Figure 3 shows typical signals measured from the MM and SM fibers using a wavelength-swept SEE approach. MM data provides low-speckle, high intensity reflectance profiles while SM data from the Mach-Zehnder interferometer provide height information. This depth information is extracted from the frequency of the interferogram which results from the slight wavelength sweep (Δλ) occurring during the pixel dwell time (Δt). Neglecting dispersion over Δλ, and considering that the sample’s height is constant over a pixel, the frequency of the interferogram is proportional to the optical path difference, itself proportional to the height of the sample. The frequency of the interferogram is retrieved by Fourier transforming SM data over (Δt), which is digitized at an acquisition rate 36 times higher than the reflectivity MM data. This technique is a low bandwidth equivalent of optical frequency domain imaging  and can only detect the height of one interface, as opposed to other interferometric techniques such as optical coherence tomography detecting multiple interfaces inside a sample. To compensate for the low intensity regions (for example destructive speckle interference present in the single-mode data) the height reconstruction is filtered using a median filter. Final images emulating stereoscopic vision are obtained by mapping the low-speckle MM reflectance data on the 3D profile of the sample.
Image acquisition, processing and display is performed through a custom C ++ platform which acquires 384 lines of 384 pixels per image (at a line rate of 9.85 kHz, corresponding to the laser sweep rate) resulting in an image acquisition rate of 25.5 frames per second. Height reconstruction was post-processed using an algorithm written in Matlab (The Mathwork, Natick, MA). It takes ~45 seconds with our post-processing algorithm in Matlab to reconstruct each height profile with a standard computer. While our current algorithm did not allow the required 384x384 36-points Fourier transforms to be performed at 25 frames per second, a fast FFT algorithm in C ++ , with a standard computer (capable of performing more than 1 million 64-point FFT per second) could retrieve a few 3D profiles each second, while displaying processing-free reflectance images at video rate.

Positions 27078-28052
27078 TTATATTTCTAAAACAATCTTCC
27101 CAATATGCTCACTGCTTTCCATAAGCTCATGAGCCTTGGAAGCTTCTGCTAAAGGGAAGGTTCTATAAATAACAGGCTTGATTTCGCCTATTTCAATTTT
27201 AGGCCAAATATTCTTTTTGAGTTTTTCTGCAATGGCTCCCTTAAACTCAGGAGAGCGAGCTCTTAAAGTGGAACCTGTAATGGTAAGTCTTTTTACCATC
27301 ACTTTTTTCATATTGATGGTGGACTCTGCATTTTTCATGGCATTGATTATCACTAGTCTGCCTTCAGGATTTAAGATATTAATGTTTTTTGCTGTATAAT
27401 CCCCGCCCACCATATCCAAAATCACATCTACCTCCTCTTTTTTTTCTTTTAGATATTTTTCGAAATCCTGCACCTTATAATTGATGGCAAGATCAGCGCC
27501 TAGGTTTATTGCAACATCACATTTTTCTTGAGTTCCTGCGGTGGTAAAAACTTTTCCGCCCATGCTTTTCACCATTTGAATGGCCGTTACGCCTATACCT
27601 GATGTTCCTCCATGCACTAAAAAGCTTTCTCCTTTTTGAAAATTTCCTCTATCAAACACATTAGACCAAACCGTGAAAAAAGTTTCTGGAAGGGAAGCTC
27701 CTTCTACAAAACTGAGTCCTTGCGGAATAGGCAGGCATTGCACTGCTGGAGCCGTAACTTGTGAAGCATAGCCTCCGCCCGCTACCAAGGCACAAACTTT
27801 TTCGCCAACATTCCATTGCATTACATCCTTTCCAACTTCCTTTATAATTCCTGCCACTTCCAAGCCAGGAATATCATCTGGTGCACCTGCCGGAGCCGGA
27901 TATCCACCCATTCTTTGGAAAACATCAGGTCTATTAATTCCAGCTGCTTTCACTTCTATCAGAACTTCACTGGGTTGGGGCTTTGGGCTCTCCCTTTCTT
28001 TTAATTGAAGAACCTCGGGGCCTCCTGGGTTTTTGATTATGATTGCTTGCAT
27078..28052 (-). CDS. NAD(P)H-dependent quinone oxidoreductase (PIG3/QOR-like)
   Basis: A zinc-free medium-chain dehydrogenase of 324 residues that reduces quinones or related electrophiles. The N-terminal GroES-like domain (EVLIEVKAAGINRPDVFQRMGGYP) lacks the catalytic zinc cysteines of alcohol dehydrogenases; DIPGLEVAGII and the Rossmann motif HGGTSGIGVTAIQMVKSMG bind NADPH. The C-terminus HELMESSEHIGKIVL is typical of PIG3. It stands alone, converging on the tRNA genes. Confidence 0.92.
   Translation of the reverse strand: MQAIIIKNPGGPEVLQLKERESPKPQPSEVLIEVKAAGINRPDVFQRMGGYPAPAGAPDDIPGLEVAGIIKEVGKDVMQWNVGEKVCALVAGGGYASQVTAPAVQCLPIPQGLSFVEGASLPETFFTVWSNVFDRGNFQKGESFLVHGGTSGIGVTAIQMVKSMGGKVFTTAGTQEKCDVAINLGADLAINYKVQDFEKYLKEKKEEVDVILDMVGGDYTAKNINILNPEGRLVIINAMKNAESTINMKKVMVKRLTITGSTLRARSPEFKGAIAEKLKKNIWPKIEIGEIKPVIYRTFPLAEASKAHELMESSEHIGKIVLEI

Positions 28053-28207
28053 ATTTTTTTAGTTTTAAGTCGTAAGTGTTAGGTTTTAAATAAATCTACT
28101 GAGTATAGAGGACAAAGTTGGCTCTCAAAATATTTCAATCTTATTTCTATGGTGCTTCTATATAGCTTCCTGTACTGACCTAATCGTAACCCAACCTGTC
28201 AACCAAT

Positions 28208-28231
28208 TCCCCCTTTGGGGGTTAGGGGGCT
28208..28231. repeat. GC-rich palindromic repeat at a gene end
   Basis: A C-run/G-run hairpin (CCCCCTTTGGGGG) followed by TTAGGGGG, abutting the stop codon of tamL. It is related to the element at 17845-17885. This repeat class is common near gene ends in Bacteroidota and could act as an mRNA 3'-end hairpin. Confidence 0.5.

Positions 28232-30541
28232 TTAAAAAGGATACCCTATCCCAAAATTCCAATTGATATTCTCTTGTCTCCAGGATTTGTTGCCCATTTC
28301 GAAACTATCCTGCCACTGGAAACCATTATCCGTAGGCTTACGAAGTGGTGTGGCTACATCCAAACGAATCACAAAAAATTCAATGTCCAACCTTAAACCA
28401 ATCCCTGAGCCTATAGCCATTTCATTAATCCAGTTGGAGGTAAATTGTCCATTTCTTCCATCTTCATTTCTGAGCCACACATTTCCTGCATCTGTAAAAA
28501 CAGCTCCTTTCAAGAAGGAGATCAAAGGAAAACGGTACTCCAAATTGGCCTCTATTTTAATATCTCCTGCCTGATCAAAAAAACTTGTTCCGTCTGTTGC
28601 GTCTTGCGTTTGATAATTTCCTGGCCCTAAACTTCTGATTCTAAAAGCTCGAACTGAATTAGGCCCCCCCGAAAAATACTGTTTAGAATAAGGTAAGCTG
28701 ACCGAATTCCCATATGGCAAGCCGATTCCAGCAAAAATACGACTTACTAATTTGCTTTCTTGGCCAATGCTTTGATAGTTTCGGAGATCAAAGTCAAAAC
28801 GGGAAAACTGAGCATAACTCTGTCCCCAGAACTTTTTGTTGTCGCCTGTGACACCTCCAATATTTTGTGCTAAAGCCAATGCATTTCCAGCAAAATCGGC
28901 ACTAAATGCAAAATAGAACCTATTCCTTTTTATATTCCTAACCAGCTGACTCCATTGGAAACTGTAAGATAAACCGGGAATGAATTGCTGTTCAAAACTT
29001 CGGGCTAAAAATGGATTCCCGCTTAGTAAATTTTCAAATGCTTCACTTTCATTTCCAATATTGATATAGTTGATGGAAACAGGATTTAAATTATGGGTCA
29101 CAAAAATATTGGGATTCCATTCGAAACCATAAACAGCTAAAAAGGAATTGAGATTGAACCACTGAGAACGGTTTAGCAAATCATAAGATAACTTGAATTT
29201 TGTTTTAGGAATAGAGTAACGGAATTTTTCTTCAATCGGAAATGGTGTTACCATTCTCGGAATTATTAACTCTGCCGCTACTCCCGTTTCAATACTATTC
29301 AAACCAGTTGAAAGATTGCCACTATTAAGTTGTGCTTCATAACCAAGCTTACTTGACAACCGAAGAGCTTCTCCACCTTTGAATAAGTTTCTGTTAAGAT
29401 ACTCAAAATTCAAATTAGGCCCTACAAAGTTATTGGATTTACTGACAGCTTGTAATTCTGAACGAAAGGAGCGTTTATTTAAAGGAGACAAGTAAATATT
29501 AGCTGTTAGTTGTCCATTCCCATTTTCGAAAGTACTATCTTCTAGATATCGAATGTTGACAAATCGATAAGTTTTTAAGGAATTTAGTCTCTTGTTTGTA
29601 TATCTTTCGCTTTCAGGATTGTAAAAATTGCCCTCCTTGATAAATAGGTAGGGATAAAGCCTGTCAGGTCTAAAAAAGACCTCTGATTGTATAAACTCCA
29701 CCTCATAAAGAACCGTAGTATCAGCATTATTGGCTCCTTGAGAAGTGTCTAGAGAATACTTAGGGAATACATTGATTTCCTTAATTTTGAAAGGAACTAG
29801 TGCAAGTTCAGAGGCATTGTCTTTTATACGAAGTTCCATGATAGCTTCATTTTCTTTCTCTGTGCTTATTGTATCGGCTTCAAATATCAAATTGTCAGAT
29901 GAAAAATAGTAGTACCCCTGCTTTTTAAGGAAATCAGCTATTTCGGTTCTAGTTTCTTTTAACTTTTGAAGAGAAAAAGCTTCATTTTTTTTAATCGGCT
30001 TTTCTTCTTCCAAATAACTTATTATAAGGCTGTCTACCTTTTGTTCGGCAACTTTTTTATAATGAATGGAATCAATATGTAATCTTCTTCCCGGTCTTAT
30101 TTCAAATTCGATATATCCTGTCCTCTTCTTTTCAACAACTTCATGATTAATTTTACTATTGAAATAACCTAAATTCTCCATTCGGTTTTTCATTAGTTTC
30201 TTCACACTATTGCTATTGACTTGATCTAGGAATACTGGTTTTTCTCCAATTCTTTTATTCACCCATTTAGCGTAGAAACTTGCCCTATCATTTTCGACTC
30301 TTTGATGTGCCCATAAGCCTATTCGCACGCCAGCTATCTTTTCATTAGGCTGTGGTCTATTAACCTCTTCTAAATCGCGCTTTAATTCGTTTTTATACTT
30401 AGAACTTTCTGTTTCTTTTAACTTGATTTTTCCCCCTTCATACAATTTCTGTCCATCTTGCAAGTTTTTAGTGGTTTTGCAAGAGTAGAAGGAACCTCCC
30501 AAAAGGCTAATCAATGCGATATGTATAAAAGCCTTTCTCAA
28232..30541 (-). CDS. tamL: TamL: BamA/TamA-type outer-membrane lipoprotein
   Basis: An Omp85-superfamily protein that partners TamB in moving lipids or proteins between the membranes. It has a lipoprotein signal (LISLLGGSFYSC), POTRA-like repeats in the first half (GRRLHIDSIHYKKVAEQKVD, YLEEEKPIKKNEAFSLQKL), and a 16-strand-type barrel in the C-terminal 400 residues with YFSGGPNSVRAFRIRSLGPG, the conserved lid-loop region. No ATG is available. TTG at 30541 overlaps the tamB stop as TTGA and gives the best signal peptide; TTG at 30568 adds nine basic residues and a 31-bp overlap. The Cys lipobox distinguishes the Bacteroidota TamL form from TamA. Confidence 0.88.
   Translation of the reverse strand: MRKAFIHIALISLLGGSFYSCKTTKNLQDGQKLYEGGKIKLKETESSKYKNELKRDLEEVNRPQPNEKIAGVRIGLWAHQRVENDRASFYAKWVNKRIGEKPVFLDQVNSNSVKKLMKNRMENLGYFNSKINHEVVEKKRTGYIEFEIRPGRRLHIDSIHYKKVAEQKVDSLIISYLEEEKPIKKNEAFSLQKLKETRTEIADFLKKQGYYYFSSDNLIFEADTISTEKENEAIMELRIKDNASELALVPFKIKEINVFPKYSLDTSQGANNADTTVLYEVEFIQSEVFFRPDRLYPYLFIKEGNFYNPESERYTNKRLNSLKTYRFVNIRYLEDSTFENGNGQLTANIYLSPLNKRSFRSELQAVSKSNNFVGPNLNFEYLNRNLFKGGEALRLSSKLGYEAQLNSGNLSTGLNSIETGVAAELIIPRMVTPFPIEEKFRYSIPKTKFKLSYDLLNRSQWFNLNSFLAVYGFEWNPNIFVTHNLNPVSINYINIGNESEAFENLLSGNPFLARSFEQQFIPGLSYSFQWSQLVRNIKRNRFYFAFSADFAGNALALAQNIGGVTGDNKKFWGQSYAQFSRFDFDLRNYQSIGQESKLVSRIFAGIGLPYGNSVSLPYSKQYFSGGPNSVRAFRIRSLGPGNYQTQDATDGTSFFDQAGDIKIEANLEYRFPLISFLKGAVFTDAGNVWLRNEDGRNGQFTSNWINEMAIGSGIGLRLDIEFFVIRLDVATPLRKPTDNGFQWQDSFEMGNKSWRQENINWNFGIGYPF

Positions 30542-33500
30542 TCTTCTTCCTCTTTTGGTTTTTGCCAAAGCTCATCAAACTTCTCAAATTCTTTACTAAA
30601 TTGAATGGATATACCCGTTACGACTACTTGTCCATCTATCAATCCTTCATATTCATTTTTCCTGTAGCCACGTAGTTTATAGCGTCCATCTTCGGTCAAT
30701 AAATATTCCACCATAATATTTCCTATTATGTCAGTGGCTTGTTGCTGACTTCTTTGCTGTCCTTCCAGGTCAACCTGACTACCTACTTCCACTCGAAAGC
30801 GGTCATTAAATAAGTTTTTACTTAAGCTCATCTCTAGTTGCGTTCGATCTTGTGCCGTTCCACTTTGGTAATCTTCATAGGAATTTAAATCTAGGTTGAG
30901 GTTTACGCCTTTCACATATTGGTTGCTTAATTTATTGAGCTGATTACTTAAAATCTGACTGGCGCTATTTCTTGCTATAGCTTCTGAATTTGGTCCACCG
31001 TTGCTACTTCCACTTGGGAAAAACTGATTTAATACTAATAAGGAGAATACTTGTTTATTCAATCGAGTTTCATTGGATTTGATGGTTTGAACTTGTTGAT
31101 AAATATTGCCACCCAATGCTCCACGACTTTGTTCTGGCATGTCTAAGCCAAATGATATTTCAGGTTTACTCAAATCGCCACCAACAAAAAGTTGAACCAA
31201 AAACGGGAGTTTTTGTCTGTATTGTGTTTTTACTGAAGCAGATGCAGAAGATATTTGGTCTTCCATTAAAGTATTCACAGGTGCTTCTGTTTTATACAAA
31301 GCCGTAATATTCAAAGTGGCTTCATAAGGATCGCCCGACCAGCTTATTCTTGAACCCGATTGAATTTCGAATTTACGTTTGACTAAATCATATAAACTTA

Figure 4 shows a spectrally encoded image of a rough plastic figurine acquired with our DCFC and the table top imaging system described in Fig. 2. The speckle contrast diminution using a DCF fiber can be clearly seen by comparing Fig. 4a – obtained with the SM channel for illumination and detection at circulator output – and Fig. 4b – obtained with the MM detection channel. Speckle contrast was characterized using a highly diffusive abrasive paper (1 micron grit, images not shown) and calculated as the standard deviation of a region of interest over its mean. Speckle contrasts for SM and MM collection paths were 0.8 ± 0.1 and 0.16 ± 0.03 respectively, resulting in a diminution of speckle contrast of a factor 5. Theoretically a fully developed speckle pattern yields a speckle contrast of 1 and drops as where N is the number of independent speckle patterns or propagation modes . Assuming that the reflected light on the sample conserves its linear polarization, the number of modes propagating through the inner cladding is where a is the radius of the inner cladding, λ is the instantaneous wavelength and is the numerical aperture of the fiber, which corresponds to ~520 modes. Assuming a fully developed speckle contrast for the perfectly coherent image, the multimode speckle contrast should drop to 0.04. The discrepancy between theoretical and experimental values may arise from the sample (e.g. not allowing fully developed speckle patterns), the coupler (e.g. the energy of each mode not being equally distributed over each branch) and/or the limited collection aperture (e.g. providing a limited sampling a non-uniform modal density). The hypothesis that higher order modes are not excited or are attenuated is also supported by the fact that, while we observe a 3 to 9 fold increase (depending on sample type) in signal from the inner cladding with respect to the core, this increase is not commensurate to the increase in number of modes. Finally, images obtained from the MM signal have a large depth of field and conserve the same lateral resolution than the SM ones. Indeed, measured values for depth of field, obtained by translating a mirror were 2.7 mm (theoretical value: 1.7 mm) and 4.9 mm (theoretical value: 5.6 mm) for SM and MM signals respectively. The 10%-90% edge response lateral resolution, measured using a US air force resolution grid, was 0.03 mm (theoretical value: 0.02 mm) and 0.03 mm (theoretical value: 0.027 mm) for SM and MM signals respectively. Clinically, this translates into a longer depth of field which allows imaging of samples with a more pronounced height profile, as exemplified in Fig. 4.